Crawford reaches for the stars


Photo courtesy of Justin Crawford

Justin Crawford poses for a picture with his dad at a Wizard World.

Apparently, the force is with Justin Crawford (9).

After seeing a Star Wars movie with his dad back in 2012, Crawford saw droids on display that were built by the St. Louis R2 Builders Group, and he and his dad were inspired to start building a droid of their own.

“We were really interested, so we went to Indianapolis to a thing called Droid Con,” said Crawford. “We learned about the group there and then we finally started building our droid.”

The planning phase for their droid started five years ago, when Crawford was 10. Several decisions had to be made for the design, including the colors, materials, cost, and which droid to build.

“I realized that not many other people were making R4s, and I wanted our droid to be unique,” said Crawford.

After a year of planning, they finally began building their droid, R4 J3, in 2014. A massive project like this can take up so much time during the week and even years to complete. Crawford and his dad spend up to 20 hours a week working on a droid.

“It’s a lot of late nights,” said Crawford. “A lot of times it’s working on the droid throughout the whole entire day.”

R4 J3 is a fully-functional droid. The head can rotate, it can move around, and it makes sounds, all of which are currently controlled by a bluetooth Playstation 3 Move controller.

Building the droid combines several skills and methods, such as carpentry, metalworking, engineering, programming, coding, and even some 3-D printing.

“It seemed overwhelming at first, but mostly my dad was doing a lot of the working stuff like power tools,” said Crawford. “It was a lot easier doing it with two people.”

Still, the project is always a work in progress.

“It’s never really done because we always have pieces, like sometimes kids poke and prod, and we have to repair stuff,” said Crawford. “And we also have to make upgrades to the code.”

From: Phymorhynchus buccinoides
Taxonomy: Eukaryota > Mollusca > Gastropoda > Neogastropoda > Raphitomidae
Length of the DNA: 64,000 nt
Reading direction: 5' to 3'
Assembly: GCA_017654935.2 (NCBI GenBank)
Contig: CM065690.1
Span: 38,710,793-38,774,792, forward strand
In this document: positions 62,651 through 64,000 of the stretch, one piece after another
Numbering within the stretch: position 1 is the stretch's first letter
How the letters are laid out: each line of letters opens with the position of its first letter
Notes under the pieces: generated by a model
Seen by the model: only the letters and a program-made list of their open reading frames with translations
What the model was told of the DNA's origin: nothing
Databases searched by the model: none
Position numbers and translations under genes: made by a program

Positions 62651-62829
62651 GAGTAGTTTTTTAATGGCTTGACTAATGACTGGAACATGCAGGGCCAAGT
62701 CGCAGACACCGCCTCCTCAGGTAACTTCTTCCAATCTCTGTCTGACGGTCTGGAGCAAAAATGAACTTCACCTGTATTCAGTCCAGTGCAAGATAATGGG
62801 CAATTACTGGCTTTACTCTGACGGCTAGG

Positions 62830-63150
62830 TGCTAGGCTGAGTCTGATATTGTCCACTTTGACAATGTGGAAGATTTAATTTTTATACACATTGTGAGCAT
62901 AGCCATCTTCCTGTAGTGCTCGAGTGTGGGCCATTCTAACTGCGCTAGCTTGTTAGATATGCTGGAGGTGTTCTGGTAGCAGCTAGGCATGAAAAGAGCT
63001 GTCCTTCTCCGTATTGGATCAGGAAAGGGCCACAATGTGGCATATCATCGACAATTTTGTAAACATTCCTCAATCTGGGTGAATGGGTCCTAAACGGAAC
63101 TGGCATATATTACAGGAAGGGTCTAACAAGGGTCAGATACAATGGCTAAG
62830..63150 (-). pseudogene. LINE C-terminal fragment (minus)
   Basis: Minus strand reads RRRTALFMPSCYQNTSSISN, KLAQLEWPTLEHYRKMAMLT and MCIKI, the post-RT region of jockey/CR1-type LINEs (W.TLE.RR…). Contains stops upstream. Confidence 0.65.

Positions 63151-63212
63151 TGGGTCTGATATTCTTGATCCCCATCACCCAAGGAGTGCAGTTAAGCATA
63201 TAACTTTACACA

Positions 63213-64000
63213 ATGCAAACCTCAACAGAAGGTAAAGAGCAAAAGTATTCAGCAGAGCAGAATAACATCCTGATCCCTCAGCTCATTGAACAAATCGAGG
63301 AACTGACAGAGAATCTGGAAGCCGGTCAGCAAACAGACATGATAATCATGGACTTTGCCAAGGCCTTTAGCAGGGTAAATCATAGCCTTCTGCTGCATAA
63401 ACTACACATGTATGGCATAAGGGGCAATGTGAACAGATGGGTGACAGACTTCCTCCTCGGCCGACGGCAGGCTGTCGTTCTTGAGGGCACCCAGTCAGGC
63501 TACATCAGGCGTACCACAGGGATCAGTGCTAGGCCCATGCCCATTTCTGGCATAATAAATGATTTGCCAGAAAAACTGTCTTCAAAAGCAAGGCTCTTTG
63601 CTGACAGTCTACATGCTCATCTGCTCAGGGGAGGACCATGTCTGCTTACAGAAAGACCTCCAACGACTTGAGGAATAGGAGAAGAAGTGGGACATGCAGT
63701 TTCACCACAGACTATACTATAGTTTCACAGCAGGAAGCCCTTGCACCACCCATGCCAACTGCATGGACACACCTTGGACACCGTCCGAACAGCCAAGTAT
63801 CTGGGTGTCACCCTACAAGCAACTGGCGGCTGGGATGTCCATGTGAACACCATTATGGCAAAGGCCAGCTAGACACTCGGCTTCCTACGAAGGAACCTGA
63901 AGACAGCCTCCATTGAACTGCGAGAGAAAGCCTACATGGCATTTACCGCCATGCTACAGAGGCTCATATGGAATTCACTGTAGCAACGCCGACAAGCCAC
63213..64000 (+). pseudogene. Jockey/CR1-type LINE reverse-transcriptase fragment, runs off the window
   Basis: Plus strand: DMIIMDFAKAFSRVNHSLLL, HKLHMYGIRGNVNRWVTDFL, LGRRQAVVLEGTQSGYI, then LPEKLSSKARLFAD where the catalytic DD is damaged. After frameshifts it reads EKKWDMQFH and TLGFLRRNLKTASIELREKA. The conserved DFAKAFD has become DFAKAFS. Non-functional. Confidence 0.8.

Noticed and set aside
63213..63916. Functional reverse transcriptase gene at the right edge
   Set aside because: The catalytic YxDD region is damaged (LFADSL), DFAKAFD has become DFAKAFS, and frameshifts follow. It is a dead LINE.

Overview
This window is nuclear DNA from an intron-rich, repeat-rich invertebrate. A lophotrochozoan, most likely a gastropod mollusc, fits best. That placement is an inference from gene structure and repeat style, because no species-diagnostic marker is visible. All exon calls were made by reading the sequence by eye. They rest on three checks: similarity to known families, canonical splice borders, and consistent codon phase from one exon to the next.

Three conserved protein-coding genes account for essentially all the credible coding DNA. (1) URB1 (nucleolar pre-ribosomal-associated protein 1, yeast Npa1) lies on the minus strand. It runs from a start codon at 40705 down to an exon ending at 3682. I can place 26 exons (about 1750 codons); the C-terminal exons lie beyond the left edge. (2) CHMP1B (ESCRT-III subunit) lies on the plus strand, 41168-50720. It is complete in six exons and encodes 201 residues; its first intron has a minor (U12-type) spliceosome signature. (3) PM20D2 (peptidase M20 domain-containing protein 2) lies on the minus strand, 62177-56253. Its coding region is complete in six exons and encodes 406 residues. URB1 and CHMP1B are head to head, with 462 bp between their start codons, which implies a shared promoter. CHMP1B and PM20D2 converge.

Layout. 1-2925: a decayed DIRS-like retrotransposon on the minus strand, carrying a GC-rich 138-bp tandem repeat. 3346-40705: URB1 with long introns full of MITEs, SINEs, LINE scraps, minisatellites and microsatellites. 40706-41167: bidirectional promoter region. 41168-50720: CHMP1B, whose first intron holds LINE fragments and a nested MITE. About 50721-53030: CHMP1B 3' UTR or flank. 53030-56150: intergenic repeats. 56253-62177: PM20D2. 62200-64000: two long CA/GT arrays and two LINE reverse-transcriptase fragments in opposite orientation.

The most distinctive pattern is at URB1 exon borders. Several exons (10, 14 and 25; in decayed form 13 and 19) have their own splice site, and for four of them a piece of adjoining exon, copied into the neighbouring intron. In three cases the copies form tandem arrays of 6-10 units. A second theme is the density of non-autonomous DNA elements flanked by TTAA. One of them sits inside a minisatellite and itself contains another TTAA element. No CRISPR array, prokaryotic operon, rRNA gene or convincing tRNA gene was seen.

Crawford and his dad bring R4 J3 to multiple conventions and events in the St. Louis area and throughout the country. They showcase it at several conventions and events in Missouri and throughout the country, like Wizard World comic con, First Friday events at the St. Louis Science Center, and Star Wars Celebration, the biggest Star Wars Convention, which takes place in Anaheim, California.

“It’s a lot of fun. I just really enjoy seeing little kids’ faces light up.” Crawford said.

The droid is also brought to elementary schools to teach students about robotics and electronics. They are able to demonstrate to kids what powers the droid and how it moves, as well as circuits and programming.

“We went to Oakville Elementary to teach them about robotics because they have a robotics club there,” said Crawford. “We taught them about the circuits and the programming we used.”

Crawford and his dad are also building more domes to switch out on the droid. The R4 head can then be switched with an R2 or R5 droid head. In addition, they currently are building a mouse droid, a C-3PO head, and 3-D printing a BB-8.

With lots of hard work, Crawford has not only become strong with the force, but has been able to share that with others.

“I think it’s really neat that I have been able to bring joy to them and make their day better,” said Crawford.